We All Start at the Beginning – The Question is, “How Far Along are You?”

Do you know what to do when you show up to work?

This is not a small point.

We all start out playing a little "mob ball"
We all start out playing a little “herd ball”

Have you every watched the youngest youth team play soccer? I’m talking sbout really young? About the only comparison to actual soccer is that they play on a field, with nets… I’ve heard it called “herd ball.” The players move in a “clump.”  It’s herd against herd… They don’t yet know what they are doing. They’re not ready for real soccer – yet.

The only way to get ready for real soccer is to start before you know what to do and how to do it.

But… it is expected that they will learn how the game is played, and how to fill their roles. As they get older, they add a little more knowledge, a little more expertise – and a lot more confidence.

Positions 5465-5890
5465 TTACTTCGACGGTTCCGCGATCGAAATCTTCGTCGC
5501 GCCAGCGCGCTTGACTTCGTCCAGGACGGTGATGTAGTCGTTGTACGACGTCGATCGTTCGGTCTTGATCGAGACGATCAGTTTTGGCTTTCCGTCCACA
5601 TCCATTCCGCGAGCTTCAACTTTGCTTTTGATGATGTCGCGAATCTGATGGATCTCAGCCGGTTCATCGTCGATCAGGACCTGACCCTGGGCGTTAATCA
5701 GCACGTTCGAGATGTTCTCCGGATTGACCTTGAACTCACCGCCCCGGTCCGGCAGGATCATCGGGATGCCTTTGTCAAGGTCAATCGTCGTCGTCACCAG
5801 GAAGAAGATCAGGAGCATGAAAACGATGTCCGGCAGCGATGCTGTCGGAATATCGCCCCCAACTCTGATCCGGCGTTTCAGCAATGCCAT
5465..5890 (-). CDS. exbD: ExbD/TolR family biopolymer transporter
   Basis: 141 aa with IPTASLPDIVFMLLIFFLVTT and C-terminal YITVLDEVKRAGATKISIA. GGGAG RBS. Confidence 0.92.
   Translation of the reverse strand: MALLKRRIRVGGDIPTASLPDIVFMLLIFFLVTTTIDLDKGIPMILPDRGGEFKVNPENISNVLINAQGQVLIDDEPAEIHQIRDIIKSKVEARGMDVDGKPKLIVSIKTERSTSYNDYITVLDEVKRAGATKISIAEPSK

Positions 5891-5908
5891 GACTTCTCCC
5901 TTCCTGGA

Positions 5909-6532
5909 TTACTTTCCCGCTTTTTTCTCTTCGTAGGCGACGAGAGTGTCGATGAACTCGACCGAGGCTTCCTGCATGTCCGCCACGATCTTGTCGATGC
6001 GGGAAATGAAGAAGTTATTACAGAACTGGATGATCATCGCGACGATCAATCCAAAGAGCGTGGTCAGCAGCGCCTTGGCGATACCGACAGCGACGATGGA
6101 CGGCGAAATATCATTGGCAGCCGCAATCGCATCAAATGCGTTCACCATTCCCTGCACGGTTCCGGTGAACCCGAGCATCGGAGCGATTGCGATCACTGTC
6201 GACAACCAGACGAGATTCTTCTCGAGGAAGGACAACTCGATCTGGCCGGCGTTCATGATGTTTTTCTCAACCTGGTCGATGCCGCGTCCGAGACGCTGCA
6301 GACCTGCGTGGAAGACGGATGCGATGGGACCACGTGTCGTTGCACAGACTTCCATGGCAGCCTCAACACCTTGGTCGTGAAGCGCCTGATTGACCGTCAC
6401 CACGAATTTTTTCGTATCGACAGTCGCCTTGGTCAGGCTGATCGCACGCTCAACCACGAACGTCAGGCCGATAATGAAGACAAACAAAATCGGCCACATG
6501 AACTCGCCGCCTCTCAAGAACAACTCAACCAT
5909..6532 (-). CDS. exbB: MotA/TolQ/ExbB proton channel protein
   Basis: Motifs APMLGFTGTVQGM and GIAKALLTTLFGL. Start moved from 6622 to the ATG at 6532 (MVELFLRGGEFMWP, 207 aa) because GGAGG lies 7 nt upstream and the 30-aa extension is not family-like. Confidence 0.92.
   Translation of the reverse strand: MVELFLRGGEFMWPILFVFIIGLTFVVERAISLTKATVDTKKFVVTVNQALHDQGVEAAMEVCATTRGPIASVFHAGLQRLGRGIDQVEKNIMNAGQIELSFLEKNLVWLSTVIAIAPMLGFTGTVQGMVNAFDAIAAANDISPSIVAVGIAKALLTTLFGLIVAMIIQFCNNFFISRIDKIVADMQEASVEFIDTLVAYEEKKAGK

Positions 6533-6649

I once knew a girl – you have to read this carefully – who was playing third base on her softball team. She was playing third base; out in the field, at third base, glove on her hand. Someone at bat hit the ball to the outfield. This girl scored on the hit – ran to home plate, and scored.   (Did you get it? She was playing defense and scored for the other team). Not yet knowledgeable!

So… what makes me think about all this. In addition to my business and other speaking, I also teach speech to first year college students. They do not yet know a whole lot as they begin the semester. When they first get up to speak, they don’t walk up with confidence; they don’t greet the audience with their eyes and body language, from their appropriate speaking spot, before they begin speaking. They don’t know the “things to do” when speaking – many speak in a monotone, too softly to hear, with few gestures…. Thus, they don’t demonstrate much self-confidence.

I suspect this is pretty universal, for practically any and every job. (I remember Barbara Ehrenreich describing how incompetent she felt as a server in a restaurant in her classic book, Nickel and Dimed). For example, I suspect that the first time a medical student practices incisions on a cadaver, they’re a little unsure of themselves.

The process is this – learn the process. Practice and drill. Master the process. Then, you’ll develop self-confidence. Then, you’re truly ready to work.

How far along are you?


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